Financing organization Details Website
Western Balkans
Sustainable Energy
Financing Facility
Provides loans of 2 million to 5 million via local
banks (Ohridska Banka AD Ohrid or IK Banka AD
Skopje) for private investment in energy efficiency and
renewable energy projects. Loans can cover up to 100
percent of the investment costs.
Western Balkans
Sustainable Energy
Direct Financing Facility
Local small and medium enterprises with sound finan-
cial and economic structure and sufficient means of
equity capital can apply for direct loans from the Euro-
pean Bank for Reconstruction and Developments
Western Balkan Sustainable Energy Direct Financing
Facility of 2 million to 6 million.
Green Growth Fund Provides direct and indirect (through financial inter-
mediaries) financing for small scale renewable energy
projects usually not larger than 50 million.
The former Yugoslav Republic of Macedonia
Agency for Foreign Investment and Export Promotion
(Invest in Macedonia), 2013: Investment Opportunities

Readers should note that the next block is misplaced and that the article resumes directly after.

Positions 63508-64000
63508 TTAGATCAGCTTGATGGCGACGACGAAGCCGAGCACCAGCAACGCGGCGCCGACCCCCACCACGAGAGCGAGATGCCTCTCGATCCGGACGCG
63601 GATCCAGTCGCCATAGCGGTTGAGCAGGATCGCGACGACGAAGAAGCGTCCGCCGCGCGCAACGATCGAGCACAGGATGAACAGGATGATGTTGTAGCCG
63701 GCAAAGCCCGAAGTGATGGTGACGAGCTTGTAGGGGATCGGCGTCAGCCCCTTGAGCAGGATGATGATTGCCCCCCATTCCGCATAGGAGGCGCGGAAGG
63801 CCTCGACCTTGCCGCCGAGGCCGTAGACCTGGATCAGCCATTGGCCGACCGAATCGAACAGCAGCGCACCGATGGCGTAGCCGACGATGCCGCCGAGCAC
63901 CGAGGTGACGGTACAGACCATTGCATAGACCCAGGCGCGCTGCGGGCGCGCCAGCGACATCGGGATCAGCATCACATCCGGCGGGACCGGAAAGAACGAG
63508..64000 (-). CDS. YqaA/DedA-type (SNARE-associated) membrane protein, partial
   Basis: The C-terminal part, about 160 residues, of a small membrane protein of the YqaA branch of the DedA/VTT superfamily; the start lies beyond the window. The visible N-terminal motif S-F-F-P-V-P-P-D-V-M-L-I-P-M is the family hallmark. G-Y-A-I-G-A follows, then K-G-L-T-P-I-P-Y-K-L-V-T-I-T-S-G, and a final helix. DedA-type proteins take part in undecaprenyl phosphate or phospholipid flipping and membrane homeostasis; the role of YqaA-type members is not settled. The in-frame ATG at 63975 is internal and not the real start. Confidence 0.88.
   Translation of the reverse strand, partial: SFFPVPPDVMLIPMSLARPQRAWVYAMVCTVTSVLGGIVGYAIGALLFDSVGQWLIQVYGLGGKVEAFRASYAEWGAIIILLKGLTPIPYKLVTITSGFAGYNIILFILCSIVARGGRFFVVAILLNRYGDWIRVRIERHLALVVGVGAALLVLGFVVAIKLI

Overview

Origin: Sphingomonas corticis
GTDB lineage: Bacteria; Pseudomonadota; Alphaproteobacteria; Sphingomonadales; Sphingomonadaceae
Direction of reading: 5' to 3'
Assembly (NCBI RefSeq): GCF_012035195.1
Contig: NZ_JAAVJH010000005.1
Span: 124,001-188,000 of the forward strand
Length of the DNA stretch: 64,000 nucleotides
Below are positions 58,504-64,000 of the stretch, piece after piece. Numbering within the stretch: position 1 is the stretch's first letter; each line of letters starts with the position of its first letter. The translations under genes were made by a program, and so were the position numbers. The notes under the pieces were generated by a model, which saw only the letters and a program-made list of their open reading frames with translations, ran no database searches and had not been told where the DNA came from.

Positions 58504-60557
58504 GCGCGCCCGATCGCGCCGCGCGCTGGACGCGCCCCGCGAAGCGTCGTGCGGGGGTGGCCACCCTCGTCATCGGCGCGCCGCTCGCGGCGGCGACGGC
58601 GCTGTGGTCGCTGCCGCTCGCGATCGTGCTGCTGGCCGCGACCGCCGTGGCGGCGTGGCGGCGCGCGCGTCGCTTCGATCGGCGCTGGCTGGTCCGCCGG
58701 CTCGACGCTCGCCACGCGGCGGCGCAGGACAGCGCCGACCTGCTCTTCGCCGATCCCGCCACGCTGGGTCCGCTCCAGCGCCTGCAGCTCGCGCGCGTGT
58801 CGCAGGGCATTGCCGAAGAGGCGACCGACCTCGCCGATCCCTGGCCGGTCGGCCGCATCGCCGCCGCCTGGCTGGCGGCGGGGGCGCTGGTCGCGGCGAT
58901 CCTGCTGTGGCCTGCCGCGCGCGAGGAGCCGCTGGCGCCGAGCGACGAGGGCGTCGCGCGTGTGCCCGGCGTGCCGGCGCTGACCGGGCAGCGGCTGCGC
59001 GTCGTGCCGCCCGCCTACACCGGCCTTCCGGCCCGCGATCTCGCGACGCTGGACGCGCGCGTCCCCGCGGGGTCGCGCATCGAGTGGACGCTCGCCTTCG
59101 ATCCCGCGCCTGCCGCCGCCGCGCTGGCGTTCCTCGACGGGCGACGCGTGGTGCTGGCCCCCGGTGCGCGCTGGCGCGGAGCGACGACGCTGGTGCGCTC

Energy Sector. Available at:
Energy Agency of the Republic of Macedonia, 2013:
Register of Plants for the production of electricity from
RES. Available at:
Energy Community, 2012: Energy Community
Ministerial Council adopts Renewable Energy 2020
Available at:
Energy Regulatory Commission of the Republic of
Macedonia, 2013: Taris for Renewable Energy Sources
2013. Available at:
European Wind Energy Association (EWEA), 2013:
Annual Report 2012. Available at:
EVN Macedonia, 2013: Generation. Available at:
Government of the Republic of Macedonia, 2010: The
strategy for renewable energy resources exploitation up
to 2020. Available at:
Hoogwijk, M., 2004: On the global and regional
potential of renewable energy sources. Utrecht:
Universiteit Utrecht, Faculteit Scheikunde. Dissertation.
Available at:
Hoogwiijk, M. and W. Graus, 2008: Global Potential of
Renewable Energy Sources: A Literature Assessment.
Available at:
International Finance Corporation (IFC) and World Bank,
2014: Doing Business Measuring Business
Regulations. Available at:
Joint Research Centre of the European Commission
(JRC), 2011: Technical Assessment of the Renewable
Energy Action Plans. Available at:
Lalic, D., Popowski, K., Gecevska, V., Vasilevska, S. P., and
Z. Tesic, 2011: Analysis of the opportunities and
challenges for renewable energy market in the Western
Balkan countries. In: Renewable and Sustainable Energy
Reviews, 15: 3187-3195